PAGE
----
(4). In our Western NC periodontal dental office, our advanced technology includes 3-D Cone Beam Imaging. This is ideal for diagnoses and treatment planning through images that provide a clear view of the upper and lower jaw (including nerve canals), with rotations that show sagittal, axial, and coronal planes. The imaging process is quick, painless and at minimal radiation levels.

(5). Another feature is our Computerized Dental Implant Placement system. This advanced technology is designed for pre-surgical positioning of dental implants that uses a 3D model of the patient’s jaw. Once the implant type is selected, a template is developed for optimal treatment success, even for complex cases. This minimizes disruption of gum tissues and targets implant placement at ideal depths and angles. Thus, treatment success rates are higher with faster (and more comfortable) healing time.

(6). Optimal comfort for our patients has always been a priority. For many, a desired level of comfort and relaxation includes sedation options. Here, we offer several sedation options, including oral and IV sedation.

Oral sedation is a pill that helps patients relax. It also has an amnesiac effect, leaving most with little or no memory of treatment afterward. IV sedation (also known as “twilight sleep”) places the patient in a deeper sleep state and erases memory of the procedure. It is administered by a Medical Doctor (MD) who is a board certified Anesthesiologist.

With both sedation options, patients are closely monitored with advanced safety equipment throughout treatment.

If you are considering dental implants, you may wish to begin with a consultation appointment. During this time, we can explain the vast difference in comfort, treatment time, and success available through our specialized skills and extensive technology.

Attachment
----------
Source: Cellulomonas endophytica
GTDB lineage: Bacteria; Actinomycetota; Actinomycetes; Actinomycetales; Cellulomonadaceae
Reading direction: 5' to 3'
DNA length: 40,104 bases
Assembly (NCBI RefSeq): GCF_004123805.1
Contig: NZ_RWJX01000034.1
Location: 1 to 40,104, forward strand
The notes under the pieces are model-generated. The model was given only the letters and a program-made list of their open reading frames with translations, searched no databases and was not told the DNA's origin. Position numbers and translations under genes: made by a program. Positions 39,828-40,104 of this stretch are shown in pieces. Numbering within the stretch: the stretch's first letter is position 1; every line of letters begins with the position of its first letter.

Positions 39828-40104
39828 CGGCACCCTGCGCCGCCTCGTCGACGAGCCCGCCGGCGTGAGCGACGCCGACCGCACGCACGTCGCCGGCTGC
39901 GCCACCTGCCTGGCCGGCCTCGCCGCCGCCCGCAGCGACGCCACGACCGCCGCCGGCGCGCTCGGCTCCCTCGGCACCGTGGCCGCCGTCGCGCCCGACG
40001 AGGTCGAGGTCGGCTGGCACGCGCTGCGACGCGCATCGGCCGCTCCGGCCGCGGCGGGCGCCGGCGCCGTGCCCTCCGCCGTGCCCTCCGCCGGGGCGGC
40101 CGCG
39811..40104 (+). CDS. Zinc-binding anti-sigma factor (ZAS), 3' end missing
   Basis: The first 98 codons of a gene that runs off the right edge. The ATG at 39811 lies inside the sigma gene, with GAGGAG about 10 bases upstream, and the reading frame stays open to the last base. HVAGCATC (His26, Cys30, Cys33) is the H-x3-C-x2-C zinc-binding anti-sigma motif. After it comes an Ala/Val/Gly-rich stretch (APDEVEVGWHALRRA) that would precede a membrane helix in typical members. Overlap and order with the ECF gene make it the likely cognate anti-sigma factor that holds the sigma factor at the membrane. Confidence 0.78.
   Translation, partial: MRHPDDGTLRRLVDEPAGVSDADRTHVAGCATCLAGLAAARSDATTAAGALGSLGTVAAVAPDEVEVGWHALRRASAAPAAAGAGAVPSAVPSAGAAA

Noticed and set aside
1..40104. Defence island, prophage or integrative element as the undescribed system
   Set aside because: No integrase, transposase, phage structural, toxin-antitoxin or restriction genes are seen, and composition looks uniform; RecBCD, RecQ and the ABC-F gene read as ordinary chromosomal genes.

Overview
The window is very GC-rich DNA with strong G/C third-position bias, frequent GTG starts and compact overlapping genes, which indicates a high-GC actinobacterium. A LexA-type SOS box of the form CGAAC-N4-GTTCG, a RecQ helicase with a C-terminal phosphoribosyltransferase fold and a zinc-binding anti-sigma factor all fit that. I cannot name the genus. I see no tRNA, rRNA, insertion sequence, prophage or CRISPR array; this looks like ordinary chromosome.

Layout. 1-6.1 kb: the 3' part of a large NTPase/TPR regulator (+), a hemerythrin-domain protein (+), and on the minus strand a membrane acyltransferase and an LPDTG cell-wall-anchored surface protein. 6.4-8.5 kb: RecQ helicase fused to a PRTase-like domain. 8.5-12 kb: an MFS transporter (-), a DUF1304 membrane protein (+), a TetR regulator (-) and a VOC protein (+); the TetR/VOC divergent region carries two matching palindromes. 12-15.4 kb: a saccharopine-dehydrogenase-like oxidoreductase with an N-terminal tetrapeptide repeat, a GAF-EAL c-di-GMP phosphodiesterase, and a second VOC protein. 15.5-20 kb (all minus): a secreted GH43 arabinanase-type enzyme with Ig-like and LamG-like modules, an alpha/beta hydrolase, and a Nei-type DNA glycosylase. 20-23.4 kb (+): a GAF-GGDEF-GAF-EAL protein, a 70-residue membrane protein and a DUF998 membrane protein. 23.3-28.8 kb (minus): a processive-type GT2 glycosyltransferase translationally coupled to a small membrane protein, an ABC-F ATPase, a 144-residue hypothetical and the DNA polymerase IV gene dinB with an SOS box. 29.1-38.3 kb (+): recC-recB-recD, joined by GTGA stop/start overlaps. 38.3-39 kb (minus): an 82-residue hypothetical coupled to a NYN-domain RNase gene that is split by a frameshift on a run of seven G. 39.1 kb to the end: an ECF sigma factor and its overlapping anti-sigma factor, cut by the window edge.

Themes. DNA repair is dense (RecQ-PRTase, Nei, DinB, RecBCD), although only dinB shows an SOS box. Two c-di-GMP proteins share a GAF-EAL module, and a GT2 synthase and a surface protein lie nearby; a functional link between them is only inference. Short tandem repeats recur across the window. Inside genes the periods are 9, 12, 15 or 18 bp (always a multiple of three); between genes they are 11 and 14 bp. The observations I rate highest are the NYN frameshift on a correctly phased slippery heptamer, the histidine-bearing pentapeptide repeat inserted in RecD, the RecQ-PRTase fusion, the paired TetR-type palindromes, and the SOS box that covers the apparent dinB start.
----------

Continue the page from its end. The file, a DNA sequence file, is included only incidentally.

Call 828-274-9440 to schedule. New patients are always welcome and a referral is not always required.

AI in Dentistry – A Good Thing.

Posted on Jul 05, 2023 by William J. Claiborne, DDS MS

I remember when microwave ovens first appeared on the market. My mom wouldn’t even go near one in operation. Now, we know how to use them and the good things that come from their use.

Shoot forward 50 years and, like it or not, AI (artificial intelligence) is here. Self driving cars and round vacuums that move along floors are no longer Jetson-like imaginings. They’re blending into our lives in ways that are beneficial and non-threatening.

Like the microwave oven easing its way into day-to-day living, it’s logical that some people fear AI as a bad thing. After all, movies made decades ago prompted a vision of robots meandering among the human race as a new, threatening species.

As an Asheville periodontist, I’ve already seen – and incorporated in use – the positive aspects of breakthrough technology. Understanding its detection capabilities and accuracy, I’m particularly excited about the potential AI brings to the medical and dental fields.

You may be surprised to know that dentists are already beginning to turn to AI technology to quickly and accurately detect and prevent periodontitis, decay, bone loss and other gum health issues.